This fine example is a member of the genus Leanchoilia. Several
were figured in the article by Briggs and Robison as being similar
to Leanchoilia superlata from the Burgess Shale. Like those examples,
the great appendages are not preserved, but all the other diagnostic
features are present. Briggs and Robison believed it to be a new
species, which to my knowledge has yet to be described. Whatever
the precise taxonomic status, this is a most unusual and highly
desirable specimen, and the FIRST I have seen with such detail.
House Range of Utah has several formations that exhibit Burgess
Shale-like preservation of soft tissues, and yield fossils of creatures
closely allied with the Burgess Shale biota. Interestingly, the
formations are normally found in alternating biofacies. Some are
rich in trilobites lacking soft bodied organisms, while adjacent
ones lack trilobites but preserve soft bodied organisms in the form
of kerogenized carbon films. Gaines (2004) has studied the taphonomy
of House Range soft tissue preservation, hypothesizing a taphonomic
pathway much like the Burgess Shale with delayed decay facilitating
rapid diagenesis in an anoxic zone lacking benthic bioturbators.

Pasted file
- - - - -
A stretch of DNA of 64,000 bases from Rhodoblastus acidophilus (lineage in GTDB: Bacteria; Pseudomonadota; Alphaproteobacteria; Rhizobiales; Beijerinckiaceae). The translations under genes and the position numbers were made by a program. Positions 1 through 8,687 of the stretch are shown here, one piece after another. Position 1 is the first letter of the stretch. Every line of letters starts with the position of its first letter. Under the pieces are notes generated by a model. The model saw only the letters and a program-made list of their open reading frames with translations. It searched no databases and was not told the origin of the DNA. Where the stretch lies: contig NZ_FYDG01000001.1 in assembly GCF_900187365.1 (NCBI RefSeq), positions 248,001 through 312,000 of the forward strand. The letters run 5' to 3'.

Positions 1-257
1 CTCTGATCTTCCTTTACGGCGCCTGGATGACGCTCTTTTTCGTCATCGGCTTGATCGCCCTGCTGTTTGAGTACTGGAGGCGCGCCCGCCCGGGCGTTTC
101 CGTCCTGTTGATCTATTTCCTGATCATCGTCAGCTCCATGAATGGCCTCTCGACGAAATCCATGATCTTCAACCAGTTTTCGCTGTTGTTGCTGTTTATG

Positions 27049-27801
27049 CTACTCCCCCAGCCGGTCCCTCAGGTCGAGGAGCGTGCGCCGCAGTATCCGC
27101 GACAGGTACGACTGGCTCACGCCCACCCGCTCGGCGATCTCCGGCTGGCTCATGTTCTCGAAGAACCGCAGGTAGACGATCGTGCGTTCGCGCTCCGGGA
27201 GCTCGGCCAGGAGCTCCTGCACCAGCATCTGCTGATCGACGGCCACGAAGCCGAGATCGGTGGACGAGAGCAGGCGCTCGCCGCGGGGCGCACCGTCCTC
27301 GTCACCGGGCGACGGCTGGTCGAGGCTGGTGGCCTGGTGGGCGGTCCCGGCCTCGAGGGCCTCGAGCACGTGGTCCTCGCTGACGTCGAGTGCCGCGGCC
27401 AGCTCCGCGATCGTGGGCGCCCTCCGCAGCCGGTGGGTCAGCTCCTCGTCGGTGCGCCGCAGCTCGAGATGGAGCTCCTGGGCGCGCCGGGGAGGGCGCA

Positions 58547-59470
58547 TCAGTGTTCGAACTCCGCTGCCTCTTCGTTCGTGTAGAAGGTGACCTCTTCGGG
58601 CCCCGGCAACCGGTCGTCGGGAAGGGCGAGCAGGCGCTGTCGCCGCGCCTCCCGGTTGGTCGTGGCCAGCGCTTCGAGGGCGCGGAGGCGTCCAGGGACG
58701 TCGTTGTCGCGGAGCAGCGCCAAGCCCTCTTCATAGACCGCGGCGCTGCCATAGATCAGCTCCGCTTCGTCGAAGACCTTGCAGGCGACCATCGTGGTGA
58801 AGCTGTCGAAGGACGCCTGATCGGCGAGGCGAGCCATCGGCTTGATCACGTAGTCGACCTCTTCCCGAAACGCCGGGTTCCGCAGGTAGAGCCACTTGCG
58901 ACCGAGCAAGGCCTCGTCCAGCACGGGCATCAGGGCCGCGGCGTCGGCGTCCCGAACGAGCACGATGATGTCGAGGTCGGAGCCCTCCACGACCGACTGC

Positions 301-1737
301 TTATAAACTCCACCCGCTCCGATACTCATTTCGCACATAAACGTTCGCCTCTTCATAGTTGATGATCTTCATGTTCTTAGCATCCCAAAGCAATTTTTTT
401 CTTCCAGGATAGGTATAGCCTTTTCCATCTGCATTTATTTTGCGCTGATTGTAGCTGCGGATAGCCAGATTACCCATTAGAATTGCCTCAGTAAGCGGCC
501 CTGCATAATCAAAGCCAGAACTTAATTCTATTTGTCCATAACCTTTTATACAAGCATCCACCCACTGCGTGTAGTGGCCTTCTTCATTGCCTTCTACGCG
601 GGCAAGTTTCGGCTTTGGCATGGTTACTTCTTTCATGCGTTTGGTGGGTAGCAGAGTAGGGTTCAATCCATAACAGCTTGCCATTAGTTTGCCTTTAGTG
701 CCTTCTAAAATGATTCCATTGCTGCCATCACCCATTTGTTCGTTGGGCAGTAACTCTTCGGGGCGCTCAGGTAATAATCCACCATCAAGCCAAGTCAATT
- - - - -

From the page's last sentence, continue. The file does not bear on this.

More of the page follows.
While soft bodied organisms are far rarer and generally not so exquisitely
preserved as in the Burgess Shale, some scientists believe the House
Range biota might be even more diverse. Many fossils found are enigmatic
as to their taxonomic placement. Unfortunately, the numerous sites
are much understudied, while mining operations are resulting in
wholesale destruction of a potentially rich portion of the Cambrian
D.E.G., and R.A. Robison. 1984. Exceptionally preserved non trilobite
arthropods and Anomalocaris from the Middle Cambrian of Utah.
University of Kansas Paleontological Contributions, Paper 111:1-24.
Robert R.; Kennedy, Martin J. Droser, Mary L. 2004. A new hypothesis
for organic preservation of Burgess Shale taxa in the middle Cambrian
Wheeler Formation, House Range, Utah. Palaeo, 220:193-205.
Range Fossils: Wheeler Shale, Marjum Formation, and Weeks Formation,
The Virtual Fossil Museum (www.fossilmuseum.net).